Twenty years after Guantanamo, mass detention a worrying legacy of ‘war on terror’
By Kasmira Jefford
The legacy of this so-called “war on terror” is to have created the conditions in which other places of mass detention have emerged, according to UN special rapporteur Fionnuala Ní Aoláin.
From camps in north-eastern Syria, where thousands are detained without legal processes, to China where detention camps are posing under the guise of “education facilities” — secret detentions and enforced disappearances are still happening every day under the banner countering terrorism.
In 2010, UN experts from four different working groups and special procedures joined forces to produce one of the most comprehensive studies to date on widespread systematic torture, enforced disappearances, arbitrary detention and secret detentions taking place across the world and condemning the wide range of human rights violations committed by countries.
In a follow-up report presented on Wednesday at the Human Rights Council 49th session, Fionnuala Ní Aoláin, the special rapporteur on the promotion and protection of human rights and fundamental freedoms while countering terrorism, said 10 years on, these practices are still rife and deplored the “abject failure” by states to implement the recommendations of the 2010 study. She sat down with Geneva Solutions to discuss.
GS News: In 2010, UN experts published a milestone study on secret detentions. What does your follow-up report show?
Fionnuala Ni Aolain: The 2010 report was unusual because it involved… four special procedure mechanisms coming together and identifying each in their collective way the scale of the problem of systematic torture and rendition of persons across borders, and systematic disappearances, arbitrary detention, and secret detentions. The [follow-up] report we’ve just published does a stock-taking and assesses whether or not the recommendations of the special experts were implemented. And possibly the single most depressing thing about that review is that the annex lists every single person who was named in the 2010 report — hundreds of names who were rendered, tortured, or both — and not a single individual received an adequate remedy [for the violation of human rights they experienced]. There was no accountability, no person was ever charged with a crime for any of those acts.
The second part of the follow-up report focuses on what that culture of impunity enabled. And what I find is that the culture of impunity, fostered and enabled by the “war on terror” as it was called essentially has created and enabled the conditions in which other places of mass detention have emerged. The report focuses on two of them: Xinjiang, China, and the situation in [in detention camps] in northeast Syria.
One of the observations you make is that ‘secret’ detentions have evolved in the past two decades to encompass more complex forms of “formally lawful” or legalised transfer. Can you explain?
In the evolution that we’ve seen…dark-of-night arrivals into places like Poland and Lithuania and other countries that were accepting these rendition flights stopped because the global heat, if you want, on that kind of rendition was simply too high. It just became intolerable and unacceptable for states who were cooperating in enabling torture and rendition to continue to do it. But there’s been this transition into this ‘lawful transfer’. These are diplomatic assurances, [for example], where one state offers an assurance to another state that they will not torture the person who’s transferred into their custody.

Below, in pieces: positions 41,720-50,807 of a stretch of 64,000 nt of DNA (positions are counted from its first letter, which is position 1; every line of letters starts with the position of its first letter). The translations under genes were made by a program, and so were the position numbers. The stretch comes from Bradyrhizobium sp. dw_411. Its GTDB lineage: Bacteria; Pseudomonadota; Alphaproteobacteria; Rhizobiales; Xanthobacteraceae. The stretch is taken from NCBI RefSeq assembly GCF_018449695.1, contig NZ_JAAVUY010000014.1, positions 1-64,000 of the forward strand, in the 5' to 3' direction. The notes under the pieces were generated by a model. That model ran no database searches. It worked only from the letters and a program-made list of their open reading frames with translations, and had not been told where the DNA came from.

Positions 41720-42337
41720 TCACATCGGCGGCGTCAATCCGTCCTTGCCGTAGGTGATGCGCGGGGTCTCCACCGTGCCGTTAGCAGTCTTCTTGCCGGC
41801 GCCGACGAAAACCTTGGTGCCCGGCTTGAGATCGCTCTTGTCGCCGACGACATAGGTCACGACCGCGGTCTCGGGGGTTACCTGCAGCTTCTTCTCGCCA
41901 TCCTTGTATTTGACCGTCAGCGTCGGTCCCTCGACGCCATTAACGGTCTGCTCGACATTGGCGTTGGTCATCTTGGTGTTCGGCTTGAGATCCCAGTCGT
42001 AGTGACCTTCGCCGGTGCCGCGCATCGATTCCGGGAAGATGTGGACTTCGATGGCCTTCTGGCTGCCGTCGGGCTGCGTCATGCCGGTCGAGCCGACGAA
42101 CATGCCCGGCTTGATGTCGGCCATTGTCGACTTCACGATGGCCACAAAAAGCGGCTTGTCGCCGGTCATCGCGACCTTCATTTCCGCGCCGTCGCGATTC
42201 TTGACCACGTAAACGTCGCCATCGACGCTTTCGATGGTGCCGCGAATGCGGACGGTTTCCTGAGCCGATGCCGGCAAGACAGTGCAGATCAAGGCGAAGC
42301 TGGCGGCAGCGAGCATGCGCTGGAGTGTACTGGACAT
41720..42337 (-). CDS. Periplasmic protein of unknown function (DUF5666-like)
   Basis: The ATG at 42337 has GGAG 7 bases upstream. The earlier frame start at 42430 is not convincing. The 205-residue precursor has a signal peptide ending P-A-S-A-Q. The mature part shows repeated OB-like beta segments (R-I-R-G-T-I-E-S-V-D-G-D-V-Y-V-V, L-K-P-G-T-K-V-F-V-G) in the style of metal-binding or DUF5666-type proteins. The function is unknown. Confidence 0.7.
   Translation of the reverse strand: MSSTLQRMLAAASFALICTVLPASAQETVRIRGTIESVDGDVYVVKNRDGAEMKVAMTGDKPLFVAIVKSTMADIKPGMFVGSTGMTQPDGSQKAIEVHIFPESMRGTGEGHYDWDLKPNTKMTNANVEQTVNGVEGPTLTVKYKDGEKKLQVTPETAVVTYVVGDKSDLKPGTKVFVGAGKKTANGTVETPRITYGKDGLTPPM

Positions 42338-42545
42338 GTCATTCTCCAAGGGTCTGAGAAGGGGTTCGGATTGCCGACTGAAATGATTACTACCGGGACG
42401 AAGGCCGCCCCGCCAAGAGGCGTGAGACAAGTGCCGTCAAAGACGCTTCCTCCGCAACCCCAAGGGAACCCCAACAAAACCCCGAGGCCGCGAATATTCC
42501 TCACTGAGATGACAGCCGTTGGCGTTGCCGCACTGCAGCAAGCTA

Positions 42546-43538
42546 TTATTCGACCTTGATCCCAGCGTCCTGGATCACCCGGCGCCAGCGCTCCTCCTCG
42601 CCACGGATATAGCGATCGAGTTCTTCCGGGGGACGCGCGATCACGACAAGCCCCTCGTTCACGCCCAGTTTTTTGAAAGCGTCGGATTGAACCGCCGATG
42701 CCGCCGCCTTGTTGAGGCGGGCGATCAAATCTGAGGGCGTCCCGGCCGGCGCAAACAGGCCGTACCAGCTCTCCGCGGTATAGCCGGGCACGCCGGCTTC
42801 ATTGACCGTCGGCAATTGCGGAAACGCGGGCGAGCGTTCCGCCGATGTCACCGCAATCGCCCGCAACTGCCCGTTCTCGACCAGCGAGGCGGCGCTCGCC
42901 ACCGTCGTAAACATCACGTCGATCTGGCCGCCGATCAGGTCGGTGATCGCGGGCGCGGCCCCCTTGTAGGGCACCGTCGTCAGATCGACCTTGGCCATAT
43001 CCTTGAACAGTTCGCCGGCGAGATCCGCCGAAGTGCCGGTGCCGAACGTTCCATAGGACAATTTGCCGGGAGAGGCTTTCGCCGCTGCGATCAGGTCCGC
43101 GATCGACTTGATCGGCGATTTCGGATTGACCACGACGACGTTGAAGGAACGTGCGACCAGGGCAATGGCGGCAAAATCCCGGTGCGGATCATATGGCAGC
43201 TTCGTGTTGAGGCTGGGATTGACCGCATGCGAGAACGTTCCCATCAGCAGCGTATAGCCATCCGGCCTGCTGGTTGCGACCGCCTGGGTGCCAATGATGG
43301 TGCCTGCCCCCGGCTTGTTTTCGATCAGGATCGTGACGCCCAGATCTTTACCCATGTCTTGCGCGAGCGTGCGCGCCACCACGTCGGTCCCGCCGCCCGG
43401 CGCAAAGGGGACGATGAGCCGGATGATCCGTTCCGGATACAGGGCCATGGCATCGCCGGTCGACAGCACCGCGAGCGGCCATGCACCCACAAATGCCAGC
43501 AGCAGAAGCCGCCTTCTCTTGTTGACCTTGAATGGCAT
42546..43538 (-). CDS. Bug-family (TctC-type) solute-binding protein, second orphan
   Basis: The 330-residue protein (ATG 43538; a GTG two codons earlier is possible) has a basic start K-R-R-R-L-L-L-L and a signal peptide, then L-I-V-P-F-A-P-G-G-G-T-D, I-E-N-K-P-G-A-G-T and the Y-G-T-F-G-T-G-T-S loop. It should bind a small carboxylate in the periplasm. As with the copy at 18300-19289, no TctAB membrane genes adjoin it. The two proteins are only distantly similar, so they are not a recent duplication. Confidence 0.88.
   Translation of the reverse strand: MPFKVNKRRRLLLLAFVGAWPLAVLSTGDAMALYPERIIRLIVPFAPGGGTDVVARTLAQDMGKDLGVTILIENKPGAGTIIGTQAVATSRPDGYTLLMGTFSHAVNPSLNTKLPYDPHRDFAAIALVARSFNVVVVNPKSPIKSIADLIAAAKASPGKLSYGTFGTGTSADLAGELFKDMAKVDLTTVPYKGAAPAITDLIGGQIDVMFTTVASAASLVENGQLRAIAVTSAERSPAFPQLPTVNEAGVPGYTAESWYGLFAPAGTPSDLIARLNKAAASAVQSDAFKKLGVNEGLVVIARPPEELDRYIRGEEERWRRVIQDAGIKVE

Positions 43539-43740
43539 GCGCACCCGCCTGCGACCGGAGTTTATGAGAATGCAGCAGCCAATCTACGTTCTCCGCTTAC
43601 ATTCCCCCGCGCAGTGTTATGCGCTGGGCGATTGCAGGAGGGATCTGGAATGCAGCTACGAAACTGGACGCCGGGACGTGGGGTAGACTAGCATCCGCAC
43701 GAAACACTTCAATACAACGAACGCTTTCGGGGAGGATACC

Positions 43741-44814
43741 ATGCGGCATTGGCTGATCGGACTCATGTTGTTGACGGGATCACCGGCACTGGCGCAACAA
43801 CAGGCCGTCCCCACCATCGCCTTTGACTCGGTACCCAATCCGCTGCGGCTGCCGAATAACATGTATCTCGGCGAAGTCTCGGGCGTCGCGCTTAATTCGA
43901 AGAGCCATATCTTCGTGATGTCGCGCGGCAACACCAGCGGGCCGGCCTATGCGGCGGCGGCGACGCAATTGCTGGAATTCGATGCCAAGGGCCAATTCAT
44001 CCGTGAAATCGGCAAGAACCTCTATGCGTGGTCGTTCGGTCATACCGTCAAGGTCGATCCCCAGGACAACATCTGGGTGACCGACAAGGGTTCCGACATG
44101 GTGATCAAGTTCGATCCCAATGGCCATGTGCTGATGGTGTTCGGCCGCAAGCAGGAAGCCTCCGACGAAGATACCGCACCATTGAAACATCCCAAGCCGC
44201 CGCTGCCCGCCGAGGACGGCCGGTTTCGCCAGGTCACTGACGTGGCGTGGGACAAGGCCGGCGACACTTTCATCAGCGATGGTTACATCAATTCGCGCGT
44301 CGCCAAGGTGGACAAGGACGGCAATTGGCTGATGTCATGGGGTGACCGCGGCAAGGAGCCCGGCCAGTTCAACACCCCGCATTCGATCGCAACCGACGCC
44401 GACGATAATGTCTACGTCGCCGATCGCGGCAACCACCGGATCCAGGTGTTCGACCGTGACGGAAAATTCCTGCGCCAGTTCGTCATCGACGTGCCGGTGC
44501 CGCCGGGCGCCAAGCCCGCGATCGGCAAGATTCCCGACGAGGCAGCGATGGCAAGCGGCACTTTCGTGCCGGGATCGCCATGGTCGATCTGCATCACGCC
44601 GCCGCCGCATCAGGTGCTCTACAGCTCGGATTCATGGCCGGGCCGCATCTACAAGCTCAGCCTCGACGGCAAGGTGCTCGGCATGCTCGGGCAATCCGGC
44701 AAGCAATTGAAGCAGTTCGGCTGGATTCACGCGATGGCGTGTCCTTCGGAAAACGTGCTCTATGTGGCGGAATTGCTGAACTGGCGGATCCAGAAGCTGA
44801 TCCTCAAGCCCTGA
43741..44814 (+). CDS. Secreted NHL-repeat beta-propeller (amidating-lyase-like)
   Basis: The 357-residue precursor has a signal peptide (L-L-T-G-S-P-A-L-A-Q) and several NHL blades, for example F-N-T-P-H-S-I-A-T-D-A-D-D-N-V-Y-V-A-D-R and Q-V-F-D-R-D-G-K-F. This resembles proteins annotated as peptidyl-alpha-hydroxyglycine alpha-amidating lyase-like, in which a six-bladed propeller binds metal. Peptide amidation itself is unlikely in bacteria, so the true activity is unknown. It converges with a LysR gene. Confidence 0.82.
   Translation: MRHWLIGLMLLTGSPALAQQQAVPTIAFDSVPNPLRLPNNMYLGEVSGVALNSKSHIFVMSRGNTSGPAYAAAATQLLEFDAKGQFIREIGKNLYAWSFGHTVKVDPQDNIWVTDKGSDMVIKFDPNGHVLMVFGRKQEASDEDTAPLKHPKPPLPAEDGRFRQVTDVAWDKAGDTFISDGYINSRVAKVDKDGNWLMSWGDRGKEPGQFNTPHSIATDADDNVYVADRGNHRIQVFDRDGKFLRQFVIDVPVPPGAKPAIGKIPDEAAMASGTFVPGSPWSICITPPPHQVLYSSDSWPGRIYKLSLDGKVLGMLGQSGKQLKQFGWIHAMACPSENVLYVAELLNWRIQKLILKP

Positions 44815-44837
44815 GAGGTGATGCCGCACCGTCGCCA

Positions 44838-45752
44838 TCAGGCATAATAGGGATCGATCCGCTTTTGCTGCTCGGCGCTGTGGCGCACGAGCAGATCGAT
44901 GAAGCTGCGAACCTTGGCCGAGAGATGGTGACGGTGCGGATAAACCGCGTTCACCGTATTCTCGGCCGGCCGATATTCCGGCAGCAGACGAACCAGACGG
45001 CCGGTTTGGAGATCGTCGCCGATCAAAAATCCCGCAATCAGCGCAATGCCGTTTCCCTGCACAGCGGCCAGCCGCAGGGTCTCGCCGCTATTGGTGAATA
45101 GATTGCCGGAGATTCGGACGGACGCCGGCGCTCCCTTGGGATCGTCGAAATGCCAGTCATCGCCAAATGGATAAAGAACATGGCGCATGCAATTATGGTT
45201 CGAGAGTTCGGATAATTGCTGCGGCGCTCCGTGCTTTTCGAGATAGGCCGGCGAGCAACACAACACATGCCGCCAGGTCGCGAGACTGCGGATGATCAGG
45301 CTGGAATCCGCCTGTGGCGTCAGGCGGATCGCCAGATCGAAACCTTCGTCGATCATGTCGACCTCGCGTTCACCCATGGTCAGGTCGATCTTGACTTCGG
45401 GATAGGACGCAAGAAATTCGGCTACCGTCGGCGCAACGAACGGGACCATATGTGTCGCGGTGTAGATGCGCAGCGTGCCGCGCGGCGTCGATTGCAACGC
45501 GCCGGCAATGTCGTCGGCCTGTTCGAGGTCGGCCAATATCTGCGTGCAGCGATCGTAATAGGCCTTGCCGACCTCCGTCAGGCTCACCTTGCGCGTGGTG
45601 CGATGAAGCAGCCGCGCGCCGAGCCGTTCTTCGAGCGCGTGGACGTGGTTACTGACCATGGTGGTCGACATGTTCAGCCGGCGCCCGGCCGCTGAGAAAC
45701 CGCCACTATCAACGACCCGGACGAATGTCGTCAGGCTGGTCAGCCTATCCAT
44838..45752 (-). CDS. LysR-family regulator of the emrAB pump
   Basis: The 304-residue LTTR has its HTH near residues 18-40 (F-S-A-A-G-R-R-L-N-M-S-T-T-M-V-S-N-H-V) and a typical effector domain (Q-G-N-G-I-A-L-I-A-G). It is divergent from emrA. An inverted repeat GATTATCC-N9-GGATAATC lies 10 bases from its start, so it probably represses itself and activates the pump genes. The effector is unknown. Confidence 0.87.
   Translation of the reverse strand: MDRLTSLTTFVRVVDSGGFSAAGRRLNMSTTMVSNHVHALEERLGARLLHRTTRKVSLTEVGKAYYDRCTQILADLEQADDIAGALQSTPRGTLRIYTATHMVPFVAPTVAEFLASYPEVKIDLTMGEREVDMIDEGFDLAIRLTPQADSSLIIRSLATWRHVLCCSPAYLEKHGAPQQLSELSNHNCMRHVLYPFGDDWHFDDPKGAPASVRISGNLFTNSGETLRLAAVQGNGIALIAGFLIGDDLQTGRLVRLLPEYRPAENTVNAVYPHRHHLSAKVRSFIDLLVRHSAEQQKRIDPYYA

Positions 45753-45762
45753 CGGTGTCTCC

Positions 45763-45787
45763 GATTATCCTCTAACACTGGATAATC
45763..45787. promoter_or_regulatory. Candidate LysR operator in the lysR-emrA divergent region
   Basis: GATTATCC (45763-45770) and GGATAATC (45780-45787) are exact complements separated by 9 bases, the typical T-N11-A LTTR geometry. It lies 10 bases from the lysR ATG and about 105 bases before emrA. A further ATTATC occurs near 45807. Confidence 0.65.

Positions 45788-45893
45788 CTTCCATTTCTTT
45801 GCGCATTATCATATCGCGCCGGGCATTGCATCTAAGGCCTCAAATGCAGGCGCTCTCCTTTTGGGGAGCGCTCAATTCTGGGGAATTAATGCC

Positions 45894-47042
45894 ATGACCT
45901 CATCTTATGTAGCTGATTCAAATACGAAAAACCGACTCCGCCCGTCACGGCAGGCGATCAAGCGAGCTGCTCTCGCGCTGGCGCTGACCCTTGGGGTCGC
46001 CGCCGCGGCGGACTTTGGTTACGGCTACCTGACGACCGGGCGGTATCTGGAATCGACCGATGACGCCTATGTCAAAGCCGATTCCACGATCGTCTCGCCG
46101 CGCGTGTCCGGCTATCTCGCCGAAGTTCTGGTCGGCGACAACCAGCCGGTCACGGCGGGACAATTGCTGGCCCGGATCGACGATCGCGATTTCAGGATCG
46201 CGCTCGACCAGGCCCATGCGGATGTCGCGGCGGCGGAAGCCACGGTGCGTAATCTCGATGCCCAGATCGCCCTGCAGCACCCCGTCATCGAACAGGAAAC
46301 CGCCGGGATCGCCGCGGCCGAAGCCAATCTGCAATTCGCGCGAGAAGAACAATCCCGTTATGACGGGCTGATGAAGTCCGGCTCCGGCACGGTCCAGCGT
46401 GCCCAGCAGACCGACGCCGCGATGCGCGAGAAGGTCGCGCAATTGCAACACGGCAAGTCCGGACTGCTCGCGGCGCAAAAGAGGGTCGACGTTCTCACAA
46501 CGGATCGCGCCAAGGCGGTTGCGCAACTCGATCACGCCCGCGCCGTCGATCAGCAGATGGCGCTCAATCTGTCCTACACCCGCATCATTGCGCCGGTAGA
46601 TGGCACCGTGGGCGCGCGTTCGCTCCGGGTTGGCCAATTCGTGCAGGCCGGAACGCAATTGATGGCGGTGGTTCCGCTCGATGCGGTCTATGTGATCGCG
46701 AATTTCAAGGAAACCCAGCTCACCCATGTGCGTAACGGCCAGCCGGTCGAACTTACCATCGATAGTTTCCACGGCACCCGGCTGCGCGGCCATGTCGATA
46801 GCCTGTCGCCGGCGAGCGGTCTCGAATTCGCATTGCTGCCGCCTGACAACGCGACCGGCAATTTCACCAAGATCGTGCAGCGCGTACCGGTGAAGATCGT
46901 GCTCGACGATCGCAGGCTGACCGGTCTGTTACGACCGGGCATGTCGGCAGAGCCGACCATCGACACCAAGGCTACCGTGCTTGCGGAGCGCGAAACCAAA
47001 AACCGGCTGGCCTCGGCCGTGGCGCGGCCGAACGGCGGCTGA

But as the report makes clear, if you have to provide an assurance that you’re not going to do that, it tells you that there’s something fundamentally dysfunctional about the legal system that’s producing the assurance — and there’s a fundamental question about the trustworthiness of the assurance if it happens. And what we know in practice is that so many of those assurances are not worth the paper they are written on. People have had the worst kinds of practices meted out to them under the cover of diplomatic assurance. And there have been no consequences for states in breaking those assurances.
One of the issues you raise in the report is the lack of a globally agreed definition on terrorism or acts of terrorism. Why has it been so complex to agree upon a definition?
Part of what happened is that 9/11 spawned this culture where everybody agree that terrorism was a bad thing but nobody ever defined it. So, states understood that what they could do under the guise of countering terrorism was actually extremely wide. And so in fact, there was an extraordinarily fast learning-curve around the ambiguity of the term, the lack of an agreed definition, and the unwillingness of states to call one another out on their abuse of terrorism. And that’s one of the fundamental problems. Even if other states observed that there was an abuse of the language, they were patently unprepared to call out their neighbours, their fellow regional group members, and other states.
What we see in practice is the systemic abuse of counter-terrorism across the globe. We see it in multiple countries. Over 67 per cent of all the communications the mandate has sent since 2005 have involved the use of a counter-terrorism measure against a civil society actor. So this tells you that actually, they’re doing really bad counterterrorism.
We have to understand that, in fact, there’s a structural endemic problem. And in many countries, states’ security is governed by counter-terrorism. The example I often use is the Kingdom of Saudi Arabia, when women’s rights activist Loujain al-Hathloul was jailed on terrorism charges and processed through a Special Criminal Court. So this shows terrorism being everything and nothing.